2. Terry B Says:

    Ronnie—Thanks! For the praise, of course, but also for your wonderful story about Julia. You’ve shared other stories about her with me in the past, and she sounds like a remarkable woman. Knowing you’re a fellow library geek is just one more reason we’re such great friends.

  3. John Says:

    Thanks for that post with a brief account of the origins of the Library Company of Philadelphia. You might be interested to know that the Library Company is still around and flourishing — 276 years later! Check out our website — http://www.librarycompany.org — to learn about all of our many programs and activities. Perhaps you might even consider becoming a member — a shareholder, to use Franklin’s parlance. We welcome all book lovers and those who wish to support the mission of a most unusual non-profit cultural institution.

  4. Terry B Says:

    John—Thank you for your great comment! Marion has already become a huge fan of your website. She just emailed me her favorite line from the site [so far]: “All of the books the Library Company acquired year by year over more than two and a half centuries are still on its shelves, along with many others added since it was transformed into a research library in the 1950s.”

    St. Louis has a library with a similarly rich history, the St. Louis Mercantile Library. Established in 1846, it is the oldest library west of the Mississippi River. Here is how its website charmingly describes the founding: “In December 1845, a group of St. Louis merchants met to form a general library, ‘where young men could pass their evenings agreeably and profitably, and thus be protected from the temptations to folly that ever beset unguarded youth in large towns.'”

    Housed downtown from its beginning, it finally moved to a new building on the campus of The University of Missouri-St.Louis in 1998.

    While I never joined the library, I have a particularly fond memory of it. A neighbor of mine, a retired illustrator for the St. Louis Post-Dispatch, was a member and regular visitor. But in the winter, he often had trouble getting downtown. So he would call the library and just tell them, “You know what I like.” Soon a bundle of books, wrapped in brown paper and tied with string, would arrive at his door.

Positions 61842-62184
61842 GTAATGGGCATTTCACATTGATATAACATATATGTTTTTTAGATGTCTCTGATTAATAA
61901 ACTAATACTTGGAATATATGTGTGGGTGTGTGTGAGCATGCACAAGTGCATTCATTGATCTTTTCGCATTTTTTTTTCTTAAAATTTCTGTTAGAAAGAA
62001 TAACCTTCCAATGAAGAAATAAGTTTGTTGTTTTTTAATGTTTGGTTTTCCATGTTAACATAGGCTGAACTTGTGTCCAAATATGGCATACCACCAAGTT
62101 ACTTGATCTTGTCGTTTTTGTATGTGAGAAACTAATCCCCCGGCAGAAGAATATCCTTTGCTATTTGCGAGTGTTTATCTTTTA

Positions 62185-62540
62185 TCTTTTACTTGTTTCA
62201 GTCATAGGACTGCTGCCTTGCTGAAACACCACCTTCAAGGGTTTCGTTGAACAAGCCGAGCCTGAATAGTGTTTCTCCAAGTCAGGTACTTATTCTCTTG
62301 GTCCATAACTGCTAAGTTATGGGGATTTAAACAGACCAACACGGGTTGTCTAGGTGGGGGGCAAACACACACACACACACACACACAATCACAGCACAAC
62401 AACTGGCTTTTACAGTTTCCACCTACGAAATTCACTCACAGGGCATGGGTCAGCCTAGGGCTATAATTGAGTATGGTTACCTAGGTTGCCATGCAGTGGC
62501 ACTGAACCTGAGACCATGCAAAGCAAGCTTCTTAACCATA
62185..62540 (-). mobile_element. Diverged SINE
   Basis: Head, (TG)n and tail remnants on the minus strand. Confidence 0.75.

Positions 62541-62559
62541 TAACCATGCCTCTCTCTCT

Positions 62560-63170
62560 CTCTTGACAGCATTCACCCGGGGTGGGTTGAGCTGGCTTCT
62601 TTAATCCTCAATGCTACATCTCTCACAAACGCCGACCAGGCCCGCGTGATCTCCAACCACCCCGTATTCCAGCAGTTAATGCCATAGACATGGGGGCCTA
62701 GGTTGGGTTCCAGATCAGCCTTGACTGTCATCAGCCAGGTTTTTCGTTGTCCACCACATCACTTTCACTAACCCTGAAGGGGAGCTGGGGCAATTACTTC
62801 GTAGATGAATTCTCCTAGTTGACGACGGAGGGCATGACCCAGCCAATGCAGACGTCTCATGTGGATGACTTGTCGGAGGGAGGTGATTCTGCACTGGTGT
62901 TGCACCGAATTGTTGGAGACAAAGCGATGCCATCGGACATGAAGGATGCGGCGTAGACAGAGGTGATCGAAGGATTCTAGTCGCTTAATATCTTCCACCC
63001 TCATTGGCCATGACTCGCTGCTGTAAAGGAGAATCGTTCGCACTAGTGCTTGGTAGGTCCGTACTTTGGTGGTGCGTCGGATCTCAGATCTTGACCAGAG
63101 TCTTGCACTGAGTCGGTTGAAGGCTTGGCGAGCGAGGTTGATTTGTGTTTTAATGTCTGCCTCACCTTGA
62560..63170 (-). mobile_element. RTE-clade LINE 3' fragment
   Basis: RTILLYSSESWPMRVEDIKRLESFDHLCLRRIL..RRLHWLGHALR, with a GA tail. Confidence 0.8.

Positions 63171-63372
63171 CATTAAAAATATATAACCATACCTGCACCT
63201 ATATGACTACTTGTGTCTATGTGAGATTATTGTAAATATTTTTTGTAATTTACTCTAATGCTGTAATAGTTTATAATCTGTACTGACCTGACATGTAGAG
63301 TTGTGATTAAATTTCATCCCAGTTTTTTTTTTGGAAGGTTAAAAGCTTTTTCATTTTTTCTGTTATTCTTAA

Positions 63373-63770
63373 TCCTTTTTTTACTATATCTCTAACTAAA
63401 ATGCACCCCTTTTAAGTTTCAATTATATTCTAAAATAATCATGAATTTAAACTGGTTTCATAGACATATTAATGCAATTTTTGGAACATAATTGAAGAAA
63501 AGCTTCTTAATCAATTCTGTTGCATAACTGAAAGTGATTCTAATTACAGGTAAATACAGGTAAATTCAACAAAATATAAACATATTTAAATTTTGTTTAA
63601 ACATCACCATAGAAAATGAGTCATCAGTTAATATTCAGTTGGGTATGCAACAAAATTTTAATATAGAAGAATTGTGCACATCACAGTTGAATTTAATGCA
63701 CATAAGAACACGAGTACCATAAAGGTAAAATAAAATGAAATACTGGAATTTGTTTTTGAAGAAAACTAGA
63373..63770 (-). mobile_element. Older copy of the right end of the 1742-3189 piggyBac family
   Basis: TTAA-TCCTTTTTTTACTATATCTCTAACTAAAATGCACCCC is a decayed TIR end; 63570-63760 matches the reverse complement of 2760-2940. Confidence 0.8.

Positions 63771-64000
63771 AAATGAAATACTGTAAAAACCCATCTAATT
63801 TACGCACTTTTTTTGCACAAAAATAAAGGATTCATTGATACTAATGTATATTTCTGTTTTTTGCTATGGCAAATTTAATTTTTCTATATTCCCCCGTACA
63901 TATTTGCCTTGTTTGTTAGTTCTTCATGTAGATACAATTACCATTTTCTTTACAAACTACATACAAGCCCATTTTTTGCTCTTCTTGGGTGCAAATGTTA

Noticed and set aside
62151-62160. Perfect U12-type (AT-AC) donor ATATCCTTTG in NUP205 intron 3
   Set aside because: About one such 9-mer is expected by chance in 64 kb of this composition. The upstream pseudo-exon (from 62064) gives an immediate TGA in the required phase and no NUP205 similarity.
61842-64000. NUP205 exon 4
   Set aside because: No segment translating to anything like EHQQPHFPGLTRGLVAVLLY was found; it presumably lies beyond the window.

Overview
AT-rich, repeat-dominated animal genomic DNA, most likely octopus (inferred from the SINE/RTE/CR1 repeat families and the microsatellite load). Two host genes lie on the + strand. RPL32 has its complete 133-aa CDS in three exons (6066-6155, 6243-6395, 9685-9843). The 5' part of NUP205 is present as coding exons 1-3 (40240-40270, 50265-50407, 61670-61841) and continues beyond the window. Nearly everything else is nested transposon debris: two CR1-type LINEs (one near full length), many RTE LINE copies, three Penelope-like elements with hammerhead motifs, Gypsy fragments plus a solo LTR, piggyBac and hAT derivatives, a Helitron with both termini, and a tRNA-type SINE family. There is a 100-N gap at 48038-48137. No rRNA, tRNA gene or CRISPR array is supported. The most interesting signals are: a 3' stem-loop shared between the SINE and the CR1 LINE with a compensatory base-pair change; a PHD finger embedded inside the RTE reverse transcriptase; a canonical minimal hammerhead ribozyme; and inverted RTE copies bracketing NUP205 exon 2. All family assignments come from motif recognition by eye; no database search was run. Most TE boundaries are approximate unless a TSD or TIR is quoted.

5. Ronnie Ann Says:

    Love this exchange of info. Just had to add a couple more things:

    Your post and John’s remind me that my friend Julia used to take me to her favorite neighborhood library, The New York Society Library on East 79th Street in Manhattan. It’s New York’s oldest library founded in 1754 and supported by its members – and of course Julia was one of them. From its website “A subscription library, it now contains nearly three hundred thousand volumes — the result of the tastes of its members over almost the last quarter millennium.” (http://www.nysoclib.org)

    Also, Terry…your last line about the bundle of books arriving for your friend is one of the most touching displays of real community I’ve read in a long time. Wouldn’t it be wonderful if that were the rule.

  6. Toni Says:

    Love this post, Terry, and the dialogue that it has spawned. My favorite thing about going to school in Washington D.C. was studying at the Library of Congress…..As much for those wonderful little lights with their green glass “shades”, as for the smell (I adore the smell of libraries!). And oh – yes – the books, too!! I have always had a library card, since I was a kid.

    When I was married and living in New Mexico, my husband was a retired editor. Meaning he was a professional reader. His idea was to insulate the house with books, and he did a pretty good job of it. When I moved to San Diego, I found myself with less room for books (though I have a wall of them in my office at home), and so I have fallen in love, all over again, with the library.

  7. Terry B Says:

    Ronnie—Wow, another wonderful library! I bet if you scratch any major or mid-sized city with any history to speak of, you’ll find an institution just like this.

    Toni—“Insulate the house with books”—what a wonderful way to describe walls of books! They not only insulate the house, but inoculate it against ignorance.

  8. Revisiting the man who put me off jazz « What’s on the kitchen boombox? Says:

    […] last week at the library [remember me geeking out about libraries recently?] I found this album, Trio Transition With Special Guest Oliver Lake. At six tracks and […]

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    […] Thank you, Benjamin Franklin. Sure, he was a founding father, inventor, statesman, author… but even cooler, he gave us public libraries. Read all about it, at WTF? Random food for thought. […]